What is very special about the way you write is that itís often little stories or a repetitive structure. You never use a refrain. Have you ever wanted to write a classic song with a refrain?

I think if I ever wrote a really good chorus, then I would try to make it into a song, but I never have. Most songs I listen to are like that. I have written songs like that, that I havenít recorded with King Missile, like country western type songs and that kind of thing.

You seem to describe sexuality weirdly in your songs...

Weird? (laugh)

Like a type of obsession. In Gary and Melissa, you seem to deride sexuality when you describe having sex with vegetables or with animals, but also when we listen, there is always some tenderness and real sentiment.

Sex is not something I make fun of. I think people, when they hear what Iím doing, they know Iím not making fun of it. Religion too - Iím not really making fun of religion or sexuality. Those are important things to me and I wouldnít... well maybe one day I would...

So itís still really a love song?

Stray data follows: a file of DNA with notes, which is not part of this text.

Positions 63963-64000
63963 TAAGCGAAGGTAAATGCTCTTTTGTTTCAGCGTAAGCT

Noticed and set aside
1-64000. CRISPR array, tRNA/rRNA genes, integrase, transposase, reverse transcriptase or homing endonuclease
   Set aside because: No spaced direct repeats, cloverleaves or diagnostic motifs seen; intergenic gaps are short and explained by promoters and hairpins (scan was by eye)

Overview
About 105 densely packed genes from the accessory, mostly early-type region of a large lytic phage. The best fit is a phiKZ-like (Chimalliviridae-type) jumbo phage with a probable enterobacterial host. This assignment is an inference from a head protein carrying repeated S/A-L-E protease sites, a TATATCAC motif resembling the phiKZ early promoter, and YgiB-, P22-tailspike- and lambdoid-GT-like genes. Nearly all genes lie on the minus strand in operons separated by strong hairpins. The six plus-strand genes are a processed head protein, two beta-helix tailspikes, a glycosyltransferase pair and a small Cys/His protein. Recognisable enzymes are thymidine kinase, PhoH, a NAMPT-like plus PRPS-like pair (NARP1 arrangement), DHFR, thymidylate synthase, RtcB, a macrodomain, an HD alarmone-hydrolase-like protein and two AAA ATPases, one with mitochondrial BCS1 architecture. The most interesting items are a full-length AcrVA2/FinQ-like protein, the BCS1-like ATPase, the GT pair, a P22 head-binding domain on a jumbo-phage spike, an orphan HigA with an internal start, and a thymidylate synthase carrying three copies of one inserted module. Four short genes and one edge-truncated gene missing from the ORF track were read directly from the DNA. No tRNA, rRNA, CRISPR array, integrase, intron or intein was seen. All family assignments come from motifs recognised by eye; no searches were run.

In Gary and Melissa? Yeah, definitely. Iím trying to make the point that in America there is the idea of man and woman and children, and thatís what itís about. But a lot of those people get divorced, and they donít stay together. Not that you need to stay together with anybody either. But in that story they do a lot of strange things, but they stay together. For me thatís great. I guess not everyone feels that way, that the ultimate thing is just to be together with somebody. If I had to do it all over again, I would have used gender neutral names like Jan and Dana. In a lot of songs I donít mention gender because another part of whatís important to me is that I donít like to make judgements about what people like sexually. Some people like one sex, or the other, or they like fat people, or they like to be tied up, whatever. Thatís fine. Whatever people like is fine by me. I think thatís important, too, because in this country a lot of people want to make laws about that and Iím very much against that. Making certain kinds of sex illegal... To me thatís immoral, to illegalize things that people want to do. Same with religious things. I think people should be able to believe whatever they want to believe. I think that when governments try to get involved with that sort of stuff, youíre really destroying peopleís souls. I donít make statements like that in my songs because thatís not what I want. I donít want to make a political statement.